Edward Jay Epstein


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    Edward Jay Epstein was born in New York City in 1935. He attended Cornell University, where he received a B.A. and an M.A. His Master's thesis in government became the highly influential Inquest: The Warren Commission and the Establishment of Truth, which examined the working of the Warren Commission and was its first real critique. It created a sensation when it first appeared in 1966 about the same time as Mark Lane's classic Rush to Judgment. Mr. Epstein followed up Inquest with Counterplot: The Garrison Case and then in 1978 with Legend: The Secret World of Lee Harvey Oswald, which was published by Reader's Digest Press. In 1972 he received his Ph.D. in government from Harvard, and afterward taught political science there as well as at MIT and UCLA. He later returned to New York, where he works as a writer. Other books he as written include News from Nowhere, Agency of Fear, and, more recently, Dossier: The Secret History of Armand Hammer, published by Random House in 1996.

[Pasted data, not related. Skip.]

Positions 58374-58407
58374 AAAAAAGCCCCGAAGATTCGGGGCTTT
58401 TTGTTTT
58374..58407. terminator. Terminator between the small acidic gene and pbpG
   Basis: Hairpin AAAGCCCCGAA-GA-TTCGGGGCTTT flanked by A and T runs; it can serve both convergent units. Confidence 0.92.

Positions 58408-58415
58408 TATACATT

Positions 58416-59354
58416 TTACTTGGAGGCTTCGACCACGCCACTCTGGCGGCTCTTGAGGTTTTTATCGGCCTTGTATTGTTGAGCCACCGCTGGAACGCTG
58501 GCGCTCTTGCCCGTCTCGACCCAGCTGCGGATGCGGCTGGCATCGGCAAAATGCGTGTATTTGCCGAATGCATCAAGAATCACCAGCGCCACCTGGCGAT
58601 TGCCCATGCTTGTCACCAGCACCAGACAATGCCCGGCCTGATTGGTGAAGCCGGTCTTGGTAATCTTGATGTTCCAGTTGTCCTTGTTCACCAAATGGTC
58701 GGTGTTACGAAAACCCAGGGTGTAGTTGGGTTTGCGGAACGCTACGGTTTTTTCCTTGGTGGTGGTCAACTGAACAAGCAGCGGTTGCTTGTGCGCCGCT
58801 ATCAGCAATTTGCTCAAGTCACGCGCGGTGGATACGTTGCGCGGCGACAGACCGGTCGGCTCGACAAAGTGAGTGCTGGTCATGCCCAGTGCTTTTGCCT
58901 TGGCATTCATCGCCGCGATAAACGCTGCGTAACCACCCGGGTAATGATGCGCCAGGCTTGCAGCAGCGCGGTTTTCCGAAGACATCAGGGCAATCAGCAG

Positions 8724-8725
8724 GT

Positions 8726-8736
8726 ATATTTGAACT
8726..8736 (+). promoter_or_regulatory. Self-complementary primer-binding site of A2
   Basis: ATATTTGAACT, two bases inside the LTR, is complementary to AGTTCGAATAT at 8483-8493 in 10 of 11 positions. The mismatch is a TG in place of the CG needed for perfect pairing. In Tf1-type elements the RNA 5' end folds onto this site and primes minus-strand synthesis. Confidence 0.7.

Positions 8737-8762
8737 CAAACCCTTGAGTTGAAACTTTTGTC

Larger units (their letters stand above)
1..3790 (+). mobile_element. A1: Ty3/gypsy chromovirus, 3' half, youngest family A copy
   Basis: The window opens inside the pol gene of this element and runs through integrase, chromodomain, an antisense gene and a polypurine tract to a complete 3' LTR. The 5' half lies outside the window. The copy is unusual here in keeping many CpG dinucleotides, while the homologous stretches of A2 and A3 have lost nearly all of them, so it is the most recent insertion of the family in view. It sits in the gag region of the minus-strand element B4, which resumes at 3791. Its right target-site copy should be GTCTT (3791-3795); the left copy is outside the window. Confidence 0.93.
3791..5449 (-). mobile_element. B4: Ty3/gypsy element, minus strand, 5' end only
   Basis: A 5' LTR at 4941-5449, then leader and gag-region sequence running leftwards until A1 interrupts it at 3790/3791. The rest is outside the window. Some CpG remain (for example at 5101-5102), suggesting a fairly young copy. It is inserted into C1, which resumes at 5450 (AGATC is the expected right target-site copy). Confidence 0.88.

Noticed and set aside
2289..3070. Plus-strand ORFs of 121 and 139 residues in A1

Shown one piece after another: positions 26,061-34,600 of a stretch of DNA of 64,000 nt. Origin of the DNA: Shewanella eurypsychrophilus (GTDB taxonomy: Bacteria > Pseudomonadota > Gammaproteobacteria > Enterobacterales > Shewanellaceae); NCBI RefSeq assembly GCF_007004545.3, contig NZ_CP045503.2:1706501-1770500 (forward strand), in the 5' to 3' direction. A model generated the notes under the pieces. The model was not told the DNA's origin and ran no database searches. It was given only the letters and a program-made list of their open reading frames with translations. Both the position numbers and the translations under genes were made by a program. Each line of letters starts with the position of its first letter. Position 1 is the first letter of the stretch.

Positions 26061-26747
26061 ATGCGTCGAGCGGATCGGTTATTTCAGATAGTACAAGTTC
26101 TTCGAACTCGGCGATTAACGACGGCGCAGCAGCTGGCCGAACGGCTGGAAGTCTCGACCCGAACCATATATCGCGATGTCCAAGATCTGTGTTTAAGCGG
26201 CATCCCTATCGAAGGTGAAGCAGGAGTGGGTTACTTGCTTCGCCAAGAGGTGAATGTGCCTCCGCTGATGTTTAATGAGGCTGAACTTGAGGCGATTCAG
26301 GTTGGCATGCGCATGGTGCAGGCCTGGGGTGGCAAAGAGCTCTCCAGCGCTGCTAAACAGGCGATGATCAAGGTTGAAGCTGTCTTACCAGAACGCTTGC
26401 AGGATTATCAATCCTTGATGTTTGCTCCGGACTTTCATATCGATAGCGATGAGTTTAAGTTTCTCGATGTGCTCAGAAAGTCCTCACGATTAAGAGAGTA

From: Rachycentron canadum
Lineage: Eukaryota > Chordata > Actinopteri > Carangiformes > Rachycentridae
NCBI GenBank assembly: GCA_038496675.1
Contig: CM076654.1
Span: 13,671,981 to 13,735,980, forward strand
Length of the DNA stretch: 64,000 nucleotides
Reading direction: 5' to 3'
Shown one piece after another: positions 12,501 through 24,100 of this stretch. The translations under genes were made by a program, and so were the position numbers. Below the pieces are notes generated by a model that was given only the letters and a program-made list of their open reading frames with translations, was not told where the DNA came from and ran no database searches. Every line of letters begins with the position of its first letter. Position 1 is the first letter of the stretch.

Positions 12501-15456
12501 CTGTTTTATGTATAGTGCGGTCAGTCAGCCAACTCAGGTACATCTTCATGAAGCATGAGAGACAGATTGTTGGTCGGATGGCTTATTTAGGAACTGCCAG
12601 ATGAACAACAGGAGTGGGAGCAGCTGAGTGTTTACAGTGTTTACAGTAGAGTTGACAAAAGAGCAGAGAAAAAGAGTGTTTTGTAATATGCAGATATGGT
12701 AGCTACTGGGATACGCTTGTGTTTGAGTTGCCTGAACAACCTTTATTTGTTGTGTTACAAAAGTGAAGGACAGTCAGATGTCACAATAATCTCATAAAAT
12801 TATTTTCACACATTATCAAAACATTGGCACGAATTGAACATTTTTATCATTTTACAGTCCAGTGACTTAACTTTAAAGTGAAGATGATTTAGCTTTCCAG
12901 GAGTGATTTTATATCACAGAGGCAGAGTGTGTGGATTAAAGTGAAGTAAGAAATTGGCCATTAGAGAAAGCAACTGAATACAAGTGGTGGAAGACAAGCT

Epstein's books on the JFK assassination have been the subject of considerable controversy. People who believe in a lone assassin have claimed that he slanted his data and conclusions, whereas believers in conspiracy have tended to praise him. Richard Warren Lewis devoted one of the chapters of his 1967 book The Scavengers and Critics of the Warren Report to Epstein and Inquest. Fletcher Knebel devoted nearly his entire article A New Wave of Doubt, which appeared in the Look magazine of 12 July 1966, to a critical review of Inquest. I will be preparing a critical analysis of the logic of chapter 3 of Inquest, which is entitled "The Vulnerability of Facts."
    The one article by Epstein on our web so far is his "Who's Afraid of the Warren Report?", from the Esquire of December 1966. It was part of a package of several article they published together under the heading "The Aftermath of the Warren Commission." This was about the time Inquest appeared, and the article reprises familiar themes from that book.

Who's Afraid of the Warren Report? (Esquire, December 1966)